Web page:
Welcome to the November 2022 Gradle Build Tool newsletter. This edition covers news from the community, some highly used plugins, and some semantic versioning insights. It also shares some blog posts from the Gradle Build Tool team, a What is Gradle Build Tool video, and a request to help us improve our documentation by completing the Gradle Documentation Survey 2022.
From the Community
- Gradle Goodness: Defining Plugin Versions Using Version Catalog — Provides a clear example of how to use a version catalog to manage plugin versions.
- Making Gradle Inputs Just Sensitive Enough — Describes why “absolute vs relative paths” matter for caching and how to change the settings to meet your needs.
- Create Webjar With Gradle and GitHub Packages — Shows how to create WebJars from scratch and publish the package to GitHub.
- Fixing Dependency Metadata in Gradle — Takes a deep dive into dependency metadata and learn why you might want to use component metadata rules.
- Gradle Composite Build Instead of Mono-Repository — Describes how to use composite builds for Android projects.
- Understanding Gradle #25 – Using Java to Configure Builds — Provides a guide to configuring Gradle with plain Java without Kotlin or Groovy DSL.
- Gradle Course for Beginners — Gets you started with a full 70-minute course on the Gradle Build Tool by tomgregory.com.
- GradleX Build Parameters Plugin — Use Version 1.3 of this popular plugin for compile-safe access to parameters that adds some extra cachability and descriptions for groups.
- Android Root Coverage Plugin — Leverage this plugin to facilitate Jacoco configuration for Android projects by automatically setting up code coverage tasks for combined and per module coverage reports.
A question arose around how various libraries use different styles of semantic versioning. The community come up with some solutions:
- Semantic Versioning in Java — Run this Kotlin script to turn diverse semver strings into sortable objects.
- Comparing Version Sorting on the JVM — Use this repository to get another take at a semver solution by adding some other implementations.
From Gradle Team
- How We Handle Flaky Tests in Gradle — Learn about a few strategies to address automated test flakiness challenges.
- Introducing Test Suites — Test Suites have been around for about a year, have you had a chance to explore them yet? Read this post to learn best practices for wrangling your project’s testing setup and hear a few hints at the future of testing with Gradle.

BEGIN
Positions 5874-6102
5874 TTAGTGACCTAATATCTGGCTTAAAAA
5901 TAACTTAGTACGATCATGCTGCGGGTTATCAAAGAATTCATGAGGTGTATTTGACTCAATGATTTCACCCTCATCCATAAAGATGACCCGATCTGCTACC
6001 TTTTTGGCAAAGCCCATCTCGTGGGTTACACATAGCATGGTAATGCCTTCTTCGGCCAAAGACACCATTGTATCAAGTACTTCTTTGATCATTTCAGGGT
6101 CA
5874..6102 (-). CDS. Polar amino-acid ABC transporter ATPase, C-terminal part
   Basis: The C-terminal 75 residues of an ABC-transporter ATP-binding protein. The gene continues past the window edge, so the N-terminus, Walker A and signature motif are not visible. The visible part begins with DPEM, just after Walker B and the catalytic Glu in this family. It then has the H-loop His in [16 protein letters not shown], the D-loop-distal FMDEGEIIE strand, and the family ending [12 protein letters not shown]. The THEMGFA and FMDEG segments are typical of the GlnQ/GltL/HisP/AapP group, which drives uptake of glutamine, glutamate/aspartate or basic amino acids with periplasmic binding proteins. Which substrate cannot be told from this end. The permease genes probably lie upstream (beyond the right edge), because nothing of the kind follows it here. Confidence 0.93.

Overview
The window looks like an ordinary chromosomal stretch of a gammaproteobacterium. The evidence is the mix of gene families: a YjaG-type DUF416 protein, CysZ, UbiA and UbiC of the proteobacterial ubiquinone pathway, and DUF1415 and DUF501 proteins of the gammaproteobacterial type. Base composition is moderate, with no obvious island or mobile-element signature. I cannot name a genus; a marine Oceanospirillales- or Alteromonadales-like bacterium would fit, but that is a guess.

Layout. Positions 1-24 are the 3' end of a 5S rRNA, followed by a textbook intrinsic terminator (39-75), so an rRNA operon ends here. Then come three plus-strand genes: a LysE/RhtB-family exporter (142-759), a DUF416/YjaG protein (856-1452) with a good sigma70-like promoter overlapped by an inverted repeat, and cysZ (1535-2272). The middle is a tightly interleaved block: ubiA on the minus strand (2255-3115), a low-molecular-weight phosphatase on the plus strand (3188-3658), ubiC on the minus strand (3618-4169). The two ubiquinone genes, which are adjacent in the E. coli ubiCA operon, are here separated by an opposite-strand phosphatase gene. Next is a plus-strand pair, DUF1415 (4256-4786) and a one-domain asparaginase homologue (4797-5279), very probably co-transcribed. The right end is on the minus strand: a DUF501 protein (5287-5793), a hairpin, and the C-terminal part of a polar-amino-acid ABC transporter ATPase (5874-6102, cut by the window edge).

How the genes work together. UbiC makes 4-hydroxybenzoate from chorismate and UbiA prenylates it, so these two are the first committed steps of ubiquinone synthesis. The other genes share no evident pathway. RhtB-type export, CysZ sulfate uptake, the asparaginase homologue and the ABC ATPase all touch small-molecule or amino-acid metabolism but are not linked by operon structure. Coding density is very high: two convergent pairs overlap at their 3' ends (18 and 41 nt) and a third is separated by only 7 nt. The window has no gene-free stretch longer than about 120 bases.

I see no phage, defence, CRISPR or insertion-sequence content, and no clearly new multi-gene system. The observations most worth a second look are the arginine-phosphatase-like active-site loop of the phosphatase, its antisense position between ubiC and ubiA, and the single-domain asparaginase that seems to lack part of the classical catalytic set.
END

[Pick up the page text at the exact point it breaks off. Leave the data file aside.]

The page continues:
- What is the Gradle Build Tool? A Simplified Explanation — Get a non-technical explanation of why we need build software. How does code become an app? What is the Gradle Build Tool?
- Gradle Documentation Survey 2022 — Help us improve our documentation by completing this survey!
If you share our passion for developer productivity and tooling, consider joining our globally distributed team and check out our job openings at gradle.com/careers. We are looking for software engineers, solutions engineers, application security engineers, and developer productivity engineers.
See the Gradle Training webpage for an up-to-date list of all upcoming educational and training events. Here is a highlight of some of the next ones:
- November 29, 11:00 am - 2:00 pm (US EDT): Virtual Workshop — Gradle Build Cache Deep Dive
- November 30, 12:00 pm - 2:30 pm (US EDT): Virtual Training — Introduction to Developer Productivity Engineering
- December 1, 9:00 am - 10:00 pam (US EDT): Virtual Training — Gradle Enterprise Training for Developers
- December 7, 12:00 pm - 1:30 pm (US EDT): Virtual Training — Configuring Gradle Build Tool with Kotlin Course
- December 7, 9:15 am - 10:00 am (US EDT): Conference Presentation — Developer Productivity Engineering in Practice
- December 8, 10:00 pm - 2:00 pm (US EDT): Virtual Workshop — Introduction to Gradle Build Tool
- December 13, 4:00 pm - 8:00 pm (US EDT): Virtual Workshop — JVM Builds with Gradle Build Tool
- December 19, 11:00 am - 3:00 pm (US EDT): Virtual Workshop — Advanced Dependency Management
If you have some news, you’d like us to share in the next issue, use #gradle on Twitter or send us an email with the details to firstname.lastname@example.org.
Until next time!
—The Gradle Build Tool Team